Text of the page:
Chardonnay Guide


Chardonnay is the most famous and sought-after white variety. It is used to make excellent white wines from all over the world.

Chardonnay can grow under many different climates and its vines produce high yields of fruit. The producers make easily quality wines. In fact, Chardonnay is known for being the «winemaker grape variety» because the style depends heavily on the Vinification, the maintenance of the vines and the type of soils. For example, Chablis wine have a distinctive minerality thanks to the specific limestone soils of the vineyards.

However, Chardonnay growing can run into a few hardships. In the warmer wine regions, a long ripeness increases the sugar concentration at the expense of acidity. Therefore, the producers have to harvest earlier in the year to balance acidity and sweetness. Under the colder climates, the early flowering puts the grapes at risk of spring frost.

Chardonnay caracteristics

Chardonnay is not an aromatic white variety. Its subtle fruity character allows highlighting the minerality of the terroir or the oak notes from the maturation process. The variety can gives a wide range of wines, from the crisp dry ones to the intense tropical whites. The colder climates white wines have green fruit flavors like apple and pears, with vegetal or citrusy notes. The wines from the warmer climates develop tropical fruits. Under tempered conditions, the Chardonnay has apricot or peach aromas.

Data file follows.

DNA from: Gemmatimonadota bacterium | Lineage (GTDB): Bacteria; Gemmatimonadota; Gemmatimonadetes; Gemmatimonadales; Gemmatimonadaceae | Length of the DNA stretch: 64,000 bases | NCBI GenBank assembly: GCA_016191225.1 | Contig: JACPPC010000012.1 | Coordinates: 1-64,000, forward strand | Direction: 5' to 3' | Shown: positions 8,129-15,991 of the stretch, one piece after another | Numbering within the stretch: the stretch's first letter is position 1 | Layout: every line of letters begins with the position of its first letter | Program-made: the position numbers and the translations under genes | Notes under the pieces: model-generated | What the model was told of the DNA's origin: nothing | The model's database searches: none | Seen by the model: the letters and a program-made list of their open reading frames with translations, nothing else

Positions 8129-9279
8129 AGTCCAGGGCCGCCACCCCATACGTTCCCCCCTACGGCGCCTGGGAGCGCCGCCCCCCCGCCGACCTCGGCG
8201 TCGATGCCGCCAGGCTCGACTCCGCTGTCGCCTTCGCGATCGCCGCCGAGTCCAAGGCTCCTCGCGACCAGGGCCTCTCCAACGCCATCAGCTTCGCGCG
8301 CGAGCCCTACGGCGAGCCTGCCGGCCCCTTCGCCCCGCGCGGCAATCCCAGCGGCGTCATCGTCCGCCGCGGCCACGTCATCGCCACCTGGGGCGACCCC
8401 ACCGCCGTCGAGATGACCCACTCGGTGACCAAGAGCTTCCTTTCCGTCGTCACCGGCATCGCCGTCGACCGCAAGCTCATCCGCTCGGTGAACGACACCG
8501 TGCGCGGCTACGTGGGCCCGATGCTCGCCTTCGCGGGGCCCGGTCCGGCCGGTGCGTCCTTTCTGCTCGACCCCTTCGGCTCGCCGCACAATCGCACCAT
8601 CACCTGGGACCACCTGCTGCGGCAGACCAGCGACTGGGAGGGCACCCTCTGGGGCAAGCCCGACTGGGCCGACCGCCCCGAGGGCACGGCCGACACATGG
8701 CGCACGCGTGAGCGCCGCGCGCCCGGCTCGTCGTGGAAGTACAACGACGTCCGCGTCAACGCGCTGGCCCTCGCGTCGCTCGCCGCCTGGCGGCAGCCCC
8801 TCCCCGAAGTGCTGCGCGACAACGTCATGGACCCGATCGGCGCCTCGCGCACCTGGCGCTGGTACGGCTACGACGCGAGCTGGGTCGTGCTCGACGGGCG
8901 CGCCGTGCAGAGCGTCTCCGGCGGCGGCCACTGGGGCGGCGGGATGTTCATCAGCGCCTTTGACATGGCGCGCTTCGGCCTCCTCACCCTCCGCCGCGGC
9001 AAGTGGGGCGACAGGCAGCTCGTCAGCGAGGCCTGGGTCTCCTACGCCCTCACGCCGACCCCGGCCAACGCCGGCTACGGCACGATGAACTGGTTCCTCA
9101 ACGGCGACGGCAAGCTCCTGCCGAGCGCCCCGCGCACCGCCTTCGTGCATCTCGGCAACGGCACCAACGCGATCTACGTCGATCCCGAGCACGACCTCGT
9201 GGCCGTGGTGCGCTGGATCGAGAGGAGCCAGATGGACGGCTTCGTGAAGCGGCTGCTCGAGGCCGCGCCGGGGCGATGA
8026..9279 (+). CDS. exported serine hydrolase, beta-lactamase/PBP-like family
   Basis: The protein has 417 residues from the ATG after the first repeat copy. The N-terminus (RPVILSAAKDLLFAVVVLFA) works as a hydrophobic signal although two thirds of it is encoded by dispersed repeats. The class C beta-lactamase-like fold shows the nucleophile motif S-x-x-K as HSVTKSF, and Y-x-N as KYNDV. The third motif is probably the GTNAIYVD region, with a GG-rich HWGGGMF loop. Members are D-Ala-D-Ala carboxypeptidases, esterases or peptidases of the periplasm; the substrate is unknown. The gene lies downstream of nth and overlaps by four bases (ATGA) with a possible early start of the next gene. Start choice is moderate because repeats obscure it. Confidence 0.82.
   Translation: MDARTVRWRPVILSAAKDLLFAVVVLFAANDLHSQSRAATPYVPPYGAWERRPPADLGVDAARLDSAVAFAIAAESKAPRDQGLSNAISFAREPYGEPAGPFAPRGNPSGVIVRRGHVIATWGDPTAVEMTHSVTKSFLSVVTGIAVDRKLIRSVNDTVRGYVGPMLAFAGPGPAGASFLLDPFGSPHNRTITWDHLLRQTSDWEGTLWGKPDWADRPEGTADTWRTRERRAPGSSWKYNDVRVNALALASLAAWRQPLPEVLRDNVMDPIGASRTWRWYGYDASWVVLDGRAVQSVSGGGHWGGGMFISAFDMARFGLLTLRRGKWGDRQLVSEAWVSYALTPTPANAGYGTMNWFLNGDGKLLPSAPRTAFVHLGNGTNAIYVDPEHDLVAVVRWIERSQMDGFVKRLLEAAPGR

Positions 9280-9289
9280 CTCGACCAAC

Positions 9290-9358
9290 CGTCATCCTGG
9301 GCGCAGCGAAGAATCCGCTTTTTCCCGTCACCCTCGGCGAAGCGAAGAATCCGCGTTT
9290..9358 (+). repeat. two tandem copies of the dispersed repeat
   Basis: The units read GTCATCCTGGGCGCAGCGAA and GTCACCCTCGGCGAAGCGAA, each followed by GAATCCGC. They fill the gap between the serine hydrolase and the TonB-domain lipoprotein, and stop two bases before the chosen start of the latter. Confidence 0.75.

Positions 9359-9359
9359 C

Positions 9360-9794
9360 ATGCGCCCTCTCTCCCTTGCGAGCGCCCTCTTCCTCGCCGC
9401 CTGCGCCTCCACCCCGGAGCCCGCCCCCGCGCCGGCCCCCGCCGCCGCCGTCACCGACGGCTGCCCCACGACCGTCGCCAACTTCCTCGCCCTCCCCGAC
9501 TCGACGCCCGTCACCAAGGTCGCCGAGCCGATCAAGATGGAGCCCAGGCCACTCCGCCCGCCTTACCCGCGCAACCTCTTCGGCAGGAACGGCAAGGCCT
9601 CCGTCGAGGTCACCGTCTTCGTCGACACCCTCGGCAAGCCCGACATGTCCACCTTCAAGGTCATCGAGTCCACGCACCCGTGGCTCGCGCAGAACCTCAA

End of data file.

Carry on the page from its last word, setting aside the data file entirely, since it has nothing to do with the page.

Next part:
The maturation in oak barrels confers toasty bread, vanilla or coconut flavors. The malolactic fermentation is used to lower the acid levels and gives a creamy texture and buttered notes.

More known for its dry white wines, Chardonnay is also used to make effervescent wines like Champagne. It can be found in the Canadian icewines.

Where to find the best Chardonnays

In France, Chardonnay is wildly planted in Burgundy, mostly in Chablis and Côte de Beaune. It is the most important variety of the famous white burgundy wines. The grape is also cultivated in Champagne and Beaujolais.

The more perfumed and aromatic Chardonnay wines come from Chile, California and Australia. The New Zealand wines are in between the New World tropical style and the crisp refreshing character of the Burgundy wines.